MFC: If you walked through our studios you might find a different story. We work from a range of materials, some natural, some artificial. The actual materials have never really mattered. Ready mades are wonderful, Jake and I, happily use found objects and work with them, play with them, assemble them. Sollai and Shona tend to surround themselves with findings from their walks, stones, shells, sticks, feathers, bones etc, providing reference points for larger manifestations of the objects in marble or bronze. For Sollai, working in marble is a love affair. For me there is no difference working with ready mades, contemporary or traditional materials. You just have to work with the things you love.

A: Where do you see the future of sculpture?
SN/MFC: Our philosophy has always been that essentially, as an artist you have a vocational gift. It doesn’t mean that you have to live in the garret but it does mean that your focus should be the art and your role as the artist, rather than money or celebrity status. Art represents the essence of civilisation, helping society to develop, learn and become greater, awakening the truth of social depth and character. The folly of manipulating art by big business is simply revealing the collapse of social integrity and materialistic desires of a society, which ultimately is not sustainable. Our belief is that sculpture will evolve past the superficial, because humankind always wants to truly express its great journey, collectively and personally.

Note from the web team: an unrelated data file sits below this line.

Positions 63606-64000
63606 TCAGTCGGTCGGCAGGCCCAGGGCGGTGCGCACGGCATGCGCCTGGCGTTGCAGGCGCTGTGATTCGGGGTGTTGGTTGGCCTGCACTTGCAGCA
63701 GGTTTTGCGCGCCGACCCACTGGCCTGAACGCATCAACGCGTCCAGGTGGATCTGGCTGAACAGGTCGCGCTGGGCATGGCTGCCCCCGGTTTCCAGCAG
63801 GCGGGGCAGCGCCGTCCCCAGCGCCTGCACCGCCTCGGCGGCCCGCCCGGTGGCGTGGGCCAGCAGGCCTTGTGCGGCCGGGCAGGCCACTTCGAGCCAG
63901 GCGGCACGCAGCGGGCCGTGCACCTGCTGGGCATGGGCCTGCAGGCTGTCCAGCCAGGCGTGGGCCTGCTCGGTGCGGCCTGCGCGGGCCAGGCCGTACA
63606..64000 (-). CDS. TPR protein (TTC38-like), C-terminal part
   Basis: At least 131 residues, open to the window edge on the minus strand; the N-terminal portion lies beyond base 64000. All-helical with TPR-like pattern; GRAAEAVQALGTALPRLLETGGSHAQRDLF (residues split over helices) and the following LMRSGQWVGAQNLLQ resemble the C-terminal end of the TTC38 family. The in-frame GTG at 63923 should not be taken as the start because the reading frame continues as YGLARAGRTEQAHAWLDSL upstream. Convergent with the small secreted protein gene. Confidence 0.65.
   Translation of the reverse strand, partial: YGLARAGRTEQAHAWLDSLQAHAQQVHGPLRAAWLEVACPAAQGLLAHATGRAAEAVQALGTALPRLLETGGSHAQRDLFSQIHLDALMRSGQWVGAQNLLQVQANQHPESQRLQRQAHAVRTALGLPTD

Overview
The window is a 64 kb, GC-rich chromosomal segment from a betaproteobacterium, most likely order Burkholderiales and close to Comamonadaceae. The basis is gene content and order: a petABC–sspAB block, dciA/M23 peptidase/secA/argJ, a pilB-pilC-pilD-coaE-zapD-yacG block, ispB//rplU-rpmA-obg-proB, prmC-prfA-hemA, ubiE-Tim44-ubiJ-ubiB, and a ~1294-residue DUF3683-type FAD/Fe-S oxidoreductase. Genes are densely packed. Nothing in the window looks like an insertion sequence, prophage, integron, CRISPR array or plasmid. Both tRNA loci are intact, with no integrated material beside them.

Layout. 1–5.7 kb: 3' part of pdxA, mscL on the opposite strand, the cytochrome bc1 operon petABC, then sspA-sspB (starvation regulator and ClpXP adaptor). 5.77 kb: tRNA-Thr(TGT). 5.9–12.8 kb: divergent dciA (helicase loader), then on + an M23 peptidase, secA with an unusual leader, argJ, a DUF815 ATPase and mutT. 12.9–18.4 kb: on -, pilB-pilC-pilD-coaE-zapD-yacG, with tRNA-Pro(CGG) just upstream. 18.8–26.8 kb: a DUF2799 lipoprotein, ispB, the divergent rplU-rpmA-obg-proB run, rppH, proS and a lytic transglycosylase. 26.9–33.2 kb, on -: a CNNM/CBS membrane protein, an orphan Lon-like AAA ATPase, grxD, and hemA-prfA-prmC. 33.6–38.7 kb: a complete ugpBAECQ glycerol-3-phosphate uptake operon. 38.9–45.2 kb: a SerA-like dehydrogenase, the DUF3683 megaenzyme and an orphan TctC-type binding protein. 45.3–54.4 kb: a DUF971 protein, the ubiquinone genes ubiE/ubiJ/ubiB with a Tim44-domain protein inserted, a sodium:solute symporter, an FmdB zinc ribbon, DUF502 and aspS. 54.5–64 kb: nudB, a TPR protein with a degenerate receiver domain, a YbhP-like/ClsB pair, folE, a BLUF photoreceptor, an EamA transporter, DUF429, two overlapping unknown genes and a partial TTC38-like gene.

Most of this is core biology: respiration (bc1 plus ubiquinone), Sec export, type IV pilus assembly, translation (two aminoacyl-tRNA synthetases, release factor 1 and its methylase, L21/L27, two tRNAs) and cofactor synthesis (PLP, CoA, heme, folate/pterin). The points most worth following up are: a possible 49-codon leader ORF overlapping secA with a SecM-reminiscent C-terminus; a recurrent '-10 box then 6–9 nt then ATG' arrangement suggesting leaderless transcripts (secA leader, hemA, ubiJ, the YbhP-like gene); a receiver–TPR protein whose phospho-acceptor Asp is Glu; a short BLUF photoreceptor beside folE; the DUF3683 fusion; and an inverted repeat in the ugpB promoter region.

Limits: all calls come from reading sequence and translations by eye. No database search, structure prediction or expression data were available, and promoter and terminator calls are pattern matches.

A: What other projects / exhibitions do you have coming up this year, both personally or as a group?
SN/MFC: For Michael and I, our most important and exciting project this year, after our exhibition at Australia House, is renovating studios we have just bought in our little village in France. It is a five-storey village house just down the road from our little home. It needs a new roof and staircase and tons of cleaning but it will enable us to sculpt, draw and paint while we are in France, just as we have done in Italy. We also have several large sculpture commissions simmering in Hong Kong at the moment and we are looking forward to a residency at a beautiful farming property in the middle of Victoria, Australia in February next year. This will be followed by an exhibition in Melbourne.

Sollai has several exhibitions lined up in Berlin this year with Hardman Galerie as well as a series of evening soirees with Fre Ilgen. He also has an exhibition coming up later in the year at Mars Gallery in Melbourne, Australia.

Jacob has a space in a studio collective in the centre of Pietrasanta, Italy, where throughout the summer he will be participating in Open Studio events and working on a series of major commissions.

Journeys: An Exhibition of Sculpture is open from 6-16 June at Australia House, London and 17 – 29 June by appointment only.